transitive verb/verbo transitivo
- 1.1 (play down) [importance] minimizar*; [danger/issue] quitarle or restarle importancia aMore example sentences1.2 [Theater/Teatro] [part/scene] [ interpretar de manera contenida o sin el debido énfasis ]
More example sentences
- ‘Only a fool would underplay the important role you played in our history,’ he said.
- Oddly, the report tried to underplay these important factors.
- More than anyone else, Bobby himself would wish to underplay his disability and to concentrate on his achievements, for that is really what is important to him.
- Despite its subject matter, the film is unsentimental and avoids the conventions of melodrama, with some of the most intense scenes being quietly underplayed and restrained.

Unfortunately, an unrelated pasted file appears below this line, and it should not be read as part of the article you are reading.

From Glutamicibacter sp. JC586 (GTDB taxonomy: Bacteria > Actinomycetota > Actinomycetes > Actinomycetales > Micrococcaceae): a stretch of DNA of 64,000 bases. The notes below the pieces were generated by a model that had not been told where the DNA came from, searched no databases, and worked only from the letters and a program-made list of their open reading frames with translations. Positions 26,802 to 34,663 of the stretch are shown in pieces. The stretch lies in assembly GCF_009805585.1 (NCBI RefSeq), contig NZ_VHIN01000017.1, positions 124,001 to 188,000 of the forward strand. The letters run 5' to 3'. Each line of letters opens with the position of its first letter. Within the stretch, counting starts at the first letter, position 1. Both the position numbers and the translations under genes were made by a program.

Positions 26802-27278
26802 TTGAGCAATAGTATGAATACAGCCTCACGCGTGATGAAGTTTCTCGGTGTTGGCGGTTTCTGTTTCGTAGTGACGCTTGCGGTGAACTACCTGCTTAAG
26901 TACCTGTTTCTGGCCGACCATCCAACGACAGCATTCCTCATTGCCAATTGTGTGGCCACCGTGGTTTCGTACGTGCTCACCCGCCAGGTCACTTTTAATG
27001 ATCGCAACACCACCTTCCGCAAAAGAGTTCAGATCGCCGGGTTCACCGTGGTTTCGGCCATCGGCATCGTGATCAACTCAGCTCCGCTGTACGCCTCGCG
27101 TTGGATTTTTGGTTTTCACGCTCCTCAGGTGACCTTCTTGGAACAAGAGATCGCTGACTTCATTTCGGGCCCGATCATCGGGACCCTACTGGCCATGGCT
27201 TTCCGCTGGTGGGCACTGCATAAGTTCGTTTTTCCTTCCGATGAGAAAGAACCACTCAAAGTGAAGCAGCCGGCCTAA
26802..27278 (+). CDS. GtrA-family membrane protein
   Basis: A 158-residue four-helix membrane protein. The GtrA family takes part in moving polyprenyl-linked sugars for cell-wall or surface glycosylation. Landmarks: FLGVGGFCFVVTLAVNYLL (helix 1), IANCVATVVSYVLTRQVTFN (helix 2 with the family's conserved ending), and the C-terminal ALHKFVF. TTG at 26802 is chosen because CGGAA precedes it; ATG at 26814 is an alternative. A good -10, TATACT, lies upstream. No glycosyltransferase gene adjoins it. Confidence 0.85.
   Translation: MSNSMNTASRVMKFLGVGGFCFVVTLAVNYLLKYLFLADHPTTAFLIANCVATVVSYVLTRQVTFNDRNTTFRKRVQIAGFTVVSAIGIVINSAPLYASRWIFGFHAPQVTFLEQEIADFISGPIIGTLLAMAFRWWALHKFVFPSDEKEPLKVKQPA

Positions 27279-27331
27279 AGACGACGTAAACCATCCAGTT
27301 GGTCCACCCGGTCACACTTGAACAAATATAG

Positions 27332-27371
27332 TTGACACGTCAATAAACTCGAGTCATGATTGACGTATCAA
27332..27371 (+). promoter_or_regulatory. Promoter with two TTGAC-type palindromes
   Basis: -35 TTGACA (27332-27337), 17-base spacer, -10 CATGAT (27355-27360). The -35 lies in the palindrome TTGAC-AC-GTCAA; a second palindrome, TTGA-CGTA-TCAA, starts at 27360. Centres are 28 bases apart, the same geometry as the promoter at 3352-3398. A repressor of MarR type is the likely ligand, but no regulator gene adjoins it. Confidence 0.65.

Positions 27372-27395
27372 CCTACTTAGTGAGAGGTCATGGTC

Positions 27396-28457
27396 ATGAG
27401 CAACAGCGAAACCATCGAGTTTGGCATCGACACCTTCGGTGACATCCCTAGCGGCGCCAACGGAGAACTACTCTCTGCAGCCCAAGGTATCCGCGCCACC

- In the title role, he underplays the part nicely.
- The rest of the cast either underplays their role or overplays it to the point of being far too cartoonish.
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Spain had three civil wars known as the guerras carlistas (1833-39, 1860, 1872-76). When Fernando VII died in 1833, he was succeeded not by his brother the Infante Don Carlos de Borbón, but by his daughter Isabel, under the regency of her mother María Cristina. This provoked a mainly northern-Spanish revolt, with local guerrillas pitted against the forces of the central government. The Carlist Wars were also a confrontation between conservative rural Catholic Spain, especially the Basque provinces and Aragón, led by the carlistas, and the progressive liberal urban middle classes allied with the army. Carlos died in 1855, but the carlistas, representing political and religious traditionalism, supported his descendants' claims until reconciliation in 1977 with King Juan Carlos.